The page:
Health

Tracking Calories Is Pointless. Here's What to Do Instead.

Published On 08/05/2016 Published On 08/05/2016
tracking macros scale
Oren Aks/Thrillist

If you've spent any time eavesdropping on people at the gym recently (who hasn't?), then you've probably heard the phrase "tracking your macros." Or, more accurately, "That doesn't fit in my macros, bro."

It sounds complicated, and something only jacked, roided-out fitness bros have the secret info on. But like counting reps and stacking weight plates on a barbell, tracking macros is just basic math disguised as an overhyped fitness concept. A calculator, some Googling, and a place to jot down your food for the day are all you need to jump on the macronutrient-tracking bandwagon.

In spite of its annoyingly vocal jacked-and-tan adherents, tracking macros is far superior to the outdated and ineffective diet trick of counting calories when it comes to weight loss or achieving your personal fitness goals. Like becoming a jacked-and-tan macro-tracking gym rat. Here's how to do it, and why it works.

What the hell is a macronutrient?

"Macronutrients are the main sources of calories in our diets (proteins, fats, carbs)," says dietitian Jim White, owner of Jim White Fitness and Nutrition Studios. "These are the nutrients that we need in the highest quantities to sustain life."

That sounds heavy, but it's pretty simple considering the food you eat contains either one, two, or all three of the main macro groups. Let's pretend you eat a flawlessly healthy diet. That apple you have as a daily snack has 1g of protein, 30g of carbohydrates, and 0g of fat -- it's a good source of carbs, but not anything else. The 6oz skinless chicken breast you enjoy every night for dinner, on the other hand, has 6g of fat, 52g of protein, and 0g of carbohydrates, so it's a huge source of protein, but not so much fat or carbs.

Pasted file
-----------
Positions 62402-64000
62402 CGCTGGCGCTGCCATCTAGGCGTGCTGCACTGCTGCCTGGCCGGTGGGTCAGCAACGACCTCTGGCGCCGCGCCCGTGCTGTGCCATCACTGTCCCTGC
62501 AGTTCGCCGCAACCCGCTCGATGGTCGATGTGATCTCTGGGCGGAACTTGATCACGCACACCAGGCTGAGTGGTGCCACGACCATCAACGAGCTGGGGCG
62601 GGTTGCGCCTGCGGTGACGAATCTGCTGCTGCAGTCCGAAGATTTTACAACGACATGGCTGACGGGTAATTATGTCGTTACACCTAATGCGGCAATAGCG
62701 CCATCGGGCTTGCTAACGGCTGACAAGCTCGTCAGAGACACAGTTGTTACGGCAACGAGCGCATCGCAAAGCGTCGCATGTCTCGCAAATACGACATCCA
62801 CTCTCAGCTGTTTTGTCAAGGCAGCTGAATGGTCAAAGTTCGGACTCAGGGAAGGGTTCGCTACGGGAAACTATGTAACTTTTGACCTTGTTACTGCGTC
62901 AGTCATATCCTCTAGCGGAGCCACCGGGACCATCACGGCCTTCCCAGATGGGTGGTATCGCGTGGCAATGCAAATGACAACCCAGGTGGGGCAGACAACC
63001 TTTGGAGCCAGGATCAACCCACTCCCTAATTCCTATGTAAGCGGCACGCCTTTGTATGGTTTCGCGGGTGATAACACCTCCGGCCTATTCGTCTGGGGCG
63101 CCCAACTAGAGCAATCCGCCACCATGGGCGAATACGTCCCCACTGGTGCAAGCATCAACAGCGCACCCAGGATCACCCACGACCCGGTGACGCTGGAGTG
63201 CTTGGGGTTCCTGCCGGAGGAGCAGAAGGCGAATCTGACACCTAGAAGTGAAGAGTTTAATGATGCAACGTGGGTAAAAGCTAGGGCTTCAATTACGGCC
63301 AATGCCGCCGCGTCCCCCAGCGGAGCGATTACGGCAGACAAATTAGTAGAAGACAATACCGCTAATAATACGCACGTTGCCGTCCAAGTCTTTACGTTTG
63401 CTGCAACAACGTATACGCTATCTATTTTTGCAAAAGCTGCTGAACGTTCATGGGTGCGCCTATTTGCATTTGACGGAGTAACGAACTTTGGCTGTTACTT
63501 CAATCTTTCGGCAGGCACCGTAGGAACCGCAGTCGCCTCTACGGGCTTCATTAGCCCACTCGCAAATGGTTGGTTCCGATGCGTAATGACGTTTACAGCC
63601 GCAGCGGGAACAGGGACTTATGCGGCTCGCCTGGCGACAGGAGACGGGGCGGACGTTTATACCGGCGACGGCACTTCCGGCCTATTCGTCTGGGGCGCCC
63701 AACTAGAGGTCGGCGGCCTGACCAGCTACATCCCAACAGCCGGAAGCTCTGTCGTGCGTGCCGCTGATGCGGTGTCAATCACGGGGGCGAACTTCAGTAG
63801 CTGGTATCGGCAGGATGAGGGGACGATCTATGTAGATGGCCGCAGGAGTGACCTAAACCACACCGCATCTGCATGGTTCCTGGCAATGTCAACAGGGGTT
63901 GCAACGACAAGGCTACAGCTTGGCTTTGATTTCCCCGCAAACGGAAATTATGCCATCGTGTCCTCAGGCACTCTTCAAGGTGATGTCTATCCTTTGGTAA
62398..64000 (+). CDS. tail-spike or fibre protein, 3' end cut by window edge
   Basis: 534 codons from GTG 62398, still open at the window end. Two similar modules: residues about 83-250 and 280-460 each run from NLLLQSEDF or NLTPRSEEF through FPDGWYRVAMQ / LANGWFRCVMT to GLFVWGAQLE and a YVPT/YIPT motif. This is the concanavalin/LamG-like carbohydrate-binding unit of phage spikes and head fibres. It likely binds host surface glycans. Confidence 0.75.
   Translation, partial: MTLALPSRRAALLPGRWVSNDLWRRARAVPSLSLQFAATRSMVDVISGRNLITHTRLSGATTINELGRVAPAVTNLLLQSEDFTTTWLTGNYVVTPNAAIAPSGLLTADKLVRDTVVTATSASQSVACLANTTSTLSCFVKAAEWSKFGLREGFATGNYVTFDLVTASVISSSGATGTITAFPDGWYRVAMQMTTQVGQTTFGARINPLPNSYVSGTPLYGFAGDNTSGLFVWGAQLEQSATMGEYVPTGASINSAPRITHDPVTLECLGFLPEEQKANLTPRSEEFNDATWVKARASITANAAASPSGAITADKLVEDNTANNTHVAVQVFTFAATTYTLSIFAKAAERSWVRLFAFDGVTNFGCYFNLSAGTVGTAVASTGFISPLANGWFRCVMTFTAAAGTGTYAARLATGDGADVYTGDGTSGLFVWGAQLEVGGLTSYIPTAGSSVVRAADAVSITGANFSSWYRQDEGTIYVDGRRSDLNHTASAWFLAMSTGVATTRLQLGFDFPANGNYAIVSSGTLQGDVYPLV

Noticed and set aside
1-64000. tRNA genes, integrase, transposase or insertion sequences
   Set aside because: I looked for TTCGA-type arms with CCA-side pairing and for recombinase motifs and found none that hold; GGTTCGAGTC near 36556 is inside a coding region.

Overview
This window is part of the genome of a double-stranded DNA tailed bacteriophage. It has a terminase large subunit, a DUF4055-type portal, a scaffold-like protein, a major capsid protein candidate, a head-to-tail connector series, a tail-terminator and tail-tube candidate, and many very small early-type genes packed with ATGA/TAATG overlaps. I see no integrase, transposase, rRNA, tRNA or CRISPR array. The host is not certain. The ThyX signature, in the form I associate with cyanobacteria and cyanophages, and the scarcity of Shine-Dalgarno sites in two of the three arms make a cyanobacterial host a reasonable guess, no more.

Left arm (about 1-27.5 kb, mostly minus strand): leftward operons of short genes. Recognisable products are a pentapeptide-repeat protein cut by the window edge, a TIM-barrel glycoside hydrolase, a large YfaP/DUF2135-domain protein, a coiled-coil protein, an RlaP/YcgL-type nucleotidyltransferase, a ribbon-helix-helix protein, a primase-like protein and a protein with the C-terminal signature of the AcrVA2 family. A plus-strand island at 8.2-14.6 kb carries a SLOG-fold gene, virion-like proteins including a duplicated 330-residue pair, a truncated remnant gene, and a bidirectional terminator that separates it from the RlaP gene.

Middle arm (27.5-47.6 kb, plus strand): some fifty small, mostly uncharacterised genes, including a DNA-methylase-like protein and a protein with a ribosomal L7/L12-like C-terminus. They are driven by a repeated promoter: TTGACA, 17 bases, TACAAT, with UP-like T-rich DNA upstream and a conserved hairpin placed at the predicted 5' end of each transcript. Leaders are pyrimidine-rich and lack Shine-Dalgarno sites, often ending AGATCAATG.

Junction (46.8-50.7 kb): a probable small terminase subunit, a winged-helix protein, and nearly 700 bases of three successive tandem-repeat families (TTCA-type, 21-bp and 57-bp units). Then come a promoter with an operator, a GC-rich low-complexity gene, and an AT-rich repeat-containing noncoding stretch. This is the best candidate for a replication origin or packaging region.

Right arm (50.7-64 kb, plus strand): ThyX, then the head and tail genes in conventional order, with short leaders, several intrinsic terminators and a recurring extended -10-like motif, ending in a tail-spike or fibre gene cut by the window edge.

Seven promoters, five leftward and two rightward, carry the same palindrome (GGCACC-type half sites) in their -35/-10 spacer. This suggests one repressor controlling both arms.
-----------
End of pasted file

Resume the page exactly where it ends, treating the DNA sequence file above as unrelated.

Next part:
Packaged foods with nutrition labels make life a little easier, if not necessarily healthier; all the info is right there. But for the fresh, whole foods you eat all the time, you'll have to do a little research via a search engine or guidebook. If that sounds tedious, you must not be aware of how much you use the internet to look up pointless facts like celebrity birthdays and what time the Super Bowl is. 

So how do I track them?

You... track them. Warning: there is some basic arithmetic involved. Counting macros is based on a caloric breakdown: 1g of protein has four calories, 1g of carbohydrates also has four calories, and 1g of fat has nine calories. So that apple has 120 calories from carbohydrates, and four from protein. This breakdown may not exactly add up to the total caloric value of the food, especially if you're rounding up to the nearest half-gram (as you should), so don't let that trip you up each time you analyze a nutrition label. You only need to worry about calories from protein, fat, and carbs.

Can I track macros to lose weight? 

Like everything fitness-related, there's a way to utilize this method of eating to shed some pounds, if that's on your to-do list. But there's no one-size-fits-all, exact formula for weight loss. White recommends a split to lose weight as: fat between 20-35% of your daily calories, protein between 20-35%, and carbs between 50-65%. That means if you're eating a 1,800-calorie diet, 360-630 of those calories should come from healthy fat, like mono- and polyunsaturated; 360-630 should come from protein; and 900-1,170 should come from complex carbohydrates, like whole grains. Carbs have gotten a really bad rap in terms of weight loss, but White says that shouldn't be the case, especially if you're working out hard.

"I like having a higher balance of carbs for energy, than going low," he adds. "It gets really miserable." Indeed. Saying no to (whole-grain) bread is always miserable. It can also put people at risk of not getting enough fiber or other essential vitamins.